EMERGENCY PAID SICK LEAVE:

  • It allows that the Act will “take effect not later than 15 days after the dates of enactment.” It was signed on March 18, so that puts it as going into effect no later than April 2.

  • Applicable to all employees immediately – no required “on payroll” time.

  • Paid if an employee cannot work or telework (this telework option is key and will help many, but not all, of our employers).

  • Applies to employees – all related to COVID-19:

  1. Quarantine or isolation mandate by federal state, or local government

  2. Employee’s medical professional (doctor) has advised self-quarantine

  3. Employee is experiencing signs and symptoms AND is seeking medical diagnoses (this is key)

  4. Employee is caring for an individual who meets one of three previous bullet points

  5. Employee is caring for son or daughter of such employee if the school or place of care has been closed or child care provider is unable to provide care

  6. Employee is experiencing any other substantially similar condition specified by Secretary of Health and Human Services in consultation with Secretary of the Treasury and Secretary of Labor

  • Duration of paid sick time:

  • Full-time employees – 80 hours

  • Part-time employees - a number of hours equal to the number of hours that such employee works, on average, over a 2-week period

  • Carryover from one year to next – none (and since this has a sundown date of December 31, 2020, it will not carry over into 2021)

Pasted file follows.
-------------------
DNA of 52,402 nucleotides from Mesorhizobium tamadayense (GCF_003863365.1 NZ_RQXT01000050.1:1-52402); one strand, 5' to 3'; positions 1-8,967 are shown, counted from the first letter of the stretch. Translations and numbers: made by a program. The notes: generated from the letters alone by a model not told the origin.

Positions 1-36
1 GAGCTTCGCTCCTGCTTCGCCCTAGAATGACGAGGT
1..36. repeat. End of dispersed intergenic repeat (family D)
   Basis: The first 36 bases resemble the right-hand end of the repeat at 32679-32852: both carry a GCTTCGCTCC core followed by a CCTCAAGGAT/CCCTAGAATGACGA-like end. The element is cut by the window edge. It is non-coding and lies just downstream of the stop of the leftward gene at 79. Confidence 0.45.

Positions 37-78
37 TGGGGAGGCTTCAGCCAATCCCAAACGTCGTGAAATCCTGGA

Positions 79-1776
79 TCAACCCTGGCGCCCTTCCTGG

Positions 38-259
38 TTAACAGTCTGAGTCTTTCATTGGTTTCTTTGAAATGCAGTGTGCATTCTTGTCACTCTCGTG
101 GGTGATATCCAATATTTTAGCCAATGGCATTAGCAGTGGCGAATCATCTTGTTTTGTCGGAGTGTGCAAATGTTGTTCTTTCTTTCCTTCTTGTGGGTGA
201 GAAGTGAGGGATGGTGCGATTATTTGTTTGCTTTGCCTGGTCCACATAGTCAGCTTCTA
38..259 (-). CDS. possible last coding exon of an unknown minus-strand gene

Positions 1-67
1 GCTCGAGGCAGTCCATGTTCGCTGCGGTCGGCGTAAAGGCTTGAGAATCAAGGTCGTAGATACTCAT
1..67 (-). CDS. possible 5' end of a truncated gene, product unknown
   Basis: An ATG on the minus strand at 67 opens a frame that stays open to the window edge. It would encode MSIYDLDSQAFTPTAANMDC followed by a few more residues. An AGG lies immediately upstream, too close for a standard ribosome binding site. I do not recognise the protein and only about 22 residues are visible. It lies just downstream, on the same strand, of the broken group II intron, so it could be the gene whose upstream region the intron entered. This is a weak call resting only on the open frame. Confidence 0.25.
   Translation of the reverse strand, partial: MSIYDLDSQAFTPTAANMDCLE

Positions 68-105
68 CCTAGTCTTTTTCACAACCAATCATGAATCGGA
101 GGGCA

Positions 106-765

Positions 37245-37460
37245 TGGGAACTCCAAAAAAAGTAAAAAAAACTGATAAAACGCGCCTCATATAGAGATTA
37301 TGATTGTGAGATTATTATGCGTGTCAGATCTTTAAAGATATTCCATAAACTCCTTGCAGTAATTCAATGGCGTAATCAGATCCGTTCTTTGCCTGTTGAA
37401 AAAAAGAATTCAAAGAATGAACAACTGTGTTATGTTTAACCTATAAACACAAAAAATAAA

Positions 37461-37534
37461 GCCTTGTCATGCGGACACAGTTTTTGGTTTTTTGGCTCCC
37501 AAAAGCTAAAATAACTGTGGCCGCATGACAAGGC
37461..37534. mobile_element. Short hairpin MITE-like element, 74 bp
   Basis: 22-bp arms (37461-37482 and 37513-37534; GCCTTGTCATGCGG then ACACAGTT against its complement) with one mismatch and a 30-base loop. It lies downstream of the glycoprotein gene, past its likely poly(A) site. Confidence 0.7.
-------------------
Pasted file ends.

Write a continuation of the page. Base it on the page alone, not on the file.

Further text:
• Sick time ceases after employee returns to work

  • No waiting period. Employees immediately eligible for this.

  • Employee may use this sick time before other paid sick time; however, the employer cannot require the employee to use other paid leave before using this sick leave policy.

  • This leave is in addition to existing leave policies you might have in place.

  • Paid sick time means an increment of compensated leave that is calculated based on the employee’s required compensation for a normally-scheduled work not to exceed $511 per day and $5,110 in aggregate if they meet numbers (1), (2), or (3) above; or they get $200 per day and $2,000 in aggregate in aggregate if they meet numbers (4), (5), or (6) above.

There will be mandatory notification requirements to employees for both of these leaves.

Retaliation against employees for taking these leaves is prohibited.

The key to all of this is that if the employee is not ill and can telework, you likely won’t have to worry about these leaves.

There will be tax credits available to employers for leave granted under these two acts, so tracking will be critical. (You’ll want to talk to your accountant about this.)

As always, let us know how we can be of assistance.


Sharon DeLay, MBA, SPHR, SHRM-SCP, CPCC

GO-HR (a dba of BoldlyGO Career and HR Management, LLC)

[O] 614-473-0122  ▪  [C] 614-233-1522

www.go-hr.bizsharon.delay@go-hr.biz